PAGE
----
Geofence or Ghetto? Is This the Inevitable Evolution of Location-Based Services?
I recently moved to Austin, TX, where scooters are one of the primary modes of transportation. It doesn’t matter where you are in the city, you’ll likely cross paths with someone zipping by on one.
A few weeks ago, I picked up a scooter to take a ride along South Congress, one of the main thoroughfares in the city. As I got on the bridge to cross the river, my scooter came to an abrupt halt.
Scooters aren’t new to me. I had ridden them in DC when they first started appearing on sidewalks in late 2017/early 2018. I knew scooters could be programmed to operate at a lower speed — as was the case in DC — but stopping? That was news to me.
Eventually, I learned that in Austin, motorized scooters are prohibited on the Hike and Bike Trail that lines the north and south sides of Lady Bird Lake. To enforce this rule, scooters operated by providers like Lime have been programmed to stop working when they’re in a prohibited geographic area.
That explained why my scooter suddenly stopped. It wasn’t a mechanical issue with the scooter — something I was worried about — it was where I was located. Even though I wasn’t on the trail, I was still crossing over it. Once I manually scooted myself away from the trail zone, the scooter started working again as it was supposed to.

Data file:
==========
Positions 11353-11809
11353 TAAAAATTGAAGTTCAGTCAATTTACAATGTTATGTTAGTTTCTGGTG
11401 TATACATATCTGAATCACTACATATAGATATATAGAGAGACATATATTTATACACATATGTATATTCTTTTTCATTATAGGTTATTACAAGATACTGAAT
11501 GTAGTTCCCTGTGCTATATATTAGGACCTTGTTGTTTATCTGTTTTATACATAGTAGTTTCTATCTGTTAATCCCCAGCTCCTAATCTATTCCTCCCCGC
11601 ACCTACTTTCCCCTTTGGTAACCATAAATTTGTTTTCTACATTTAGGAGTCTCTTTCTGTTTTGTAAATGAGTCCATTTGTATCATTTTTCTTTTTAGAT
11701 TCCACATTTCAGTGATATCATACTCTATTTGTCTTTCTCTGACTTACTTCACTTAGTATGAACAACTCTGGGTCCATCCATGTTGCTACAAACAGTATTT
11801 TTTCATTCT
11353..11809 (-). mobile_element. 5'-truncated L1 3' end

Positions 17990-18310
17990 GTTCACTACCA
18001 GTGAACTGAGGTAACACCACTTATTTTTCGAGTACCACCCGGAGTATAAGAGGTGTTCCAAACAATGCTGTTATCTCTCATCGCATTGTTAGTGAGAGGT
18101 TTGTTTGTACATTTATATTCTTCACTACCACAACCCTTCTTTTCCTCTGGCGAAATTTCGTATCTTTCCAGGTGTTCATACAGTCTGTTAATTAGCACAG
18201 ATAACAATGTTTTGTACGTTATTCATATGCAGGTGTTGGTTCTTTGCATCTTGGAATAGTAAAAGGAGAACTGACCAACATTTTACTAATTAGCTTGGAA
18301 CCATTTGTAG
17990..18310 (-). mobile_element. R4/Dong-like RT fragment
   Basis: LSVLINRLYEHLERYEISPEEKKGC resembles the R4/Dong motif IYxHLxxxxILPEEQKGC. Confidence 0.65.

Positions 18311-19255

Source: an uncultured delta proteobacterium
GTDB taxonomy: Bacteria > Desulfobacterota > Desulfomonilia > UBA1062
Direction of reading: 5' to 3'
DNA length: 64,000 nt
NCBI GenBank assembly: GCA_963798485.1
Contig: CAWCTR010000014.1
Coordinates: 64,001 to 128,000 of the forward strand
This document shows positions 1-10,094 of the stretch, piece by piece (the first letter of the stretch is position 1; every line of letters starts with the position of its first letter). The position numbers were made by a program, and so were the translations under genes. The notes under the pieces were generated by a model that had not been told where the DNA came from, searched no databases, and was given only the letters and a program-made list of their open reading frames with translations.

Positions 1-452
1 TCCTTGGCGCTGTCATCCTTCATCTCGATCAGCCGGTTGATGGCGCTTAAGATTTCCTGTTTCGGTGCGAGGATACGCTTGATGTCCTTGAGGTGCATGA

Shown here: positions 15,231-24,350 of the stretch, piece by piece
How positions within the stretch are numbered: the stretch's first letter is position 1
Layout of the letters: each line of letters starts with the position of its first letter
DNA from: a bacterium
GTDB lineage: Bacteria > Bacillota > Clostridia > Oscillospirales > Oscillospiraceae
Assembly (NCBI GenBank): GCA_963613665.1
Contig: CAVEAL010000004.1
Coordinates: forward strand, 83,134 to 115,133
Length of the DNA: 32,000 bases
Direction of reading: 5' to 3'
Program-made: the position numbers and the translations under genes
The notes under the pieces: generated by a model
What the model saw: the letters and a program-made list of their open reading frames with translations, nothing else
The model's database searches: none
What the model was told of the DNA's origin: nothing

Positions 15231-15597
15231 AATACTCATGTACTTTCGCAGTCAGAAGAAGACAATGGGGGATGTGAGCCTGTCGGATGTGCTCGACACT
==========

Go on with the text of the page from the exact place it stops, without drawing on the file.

This is an example of how advances in technology enable movement restrictions for an otherwise venerable cause. The Trail Conservancy, a local environmental nonprofit, noticed that scooters were being dumped into Lady Bird Lake, polluting the waterway. The group took action. The outcome: prohibiting the use of motorized micromobility methods on the trail.
This effort seems rather benign on the surface. It helped save the environment after all. But what happens when the same technology that’s used to restrict the movement of Lime scooters on a public trail is applied to all forms of movement?
This essay is going to dive into that question. It’s going to evaluate the unintended consequences of omni-use technologies by looking at the implications of how geofencing — the patent-pending technology Lime uses to prohibit the use of its scooters in restricted areas — can be leveraged to…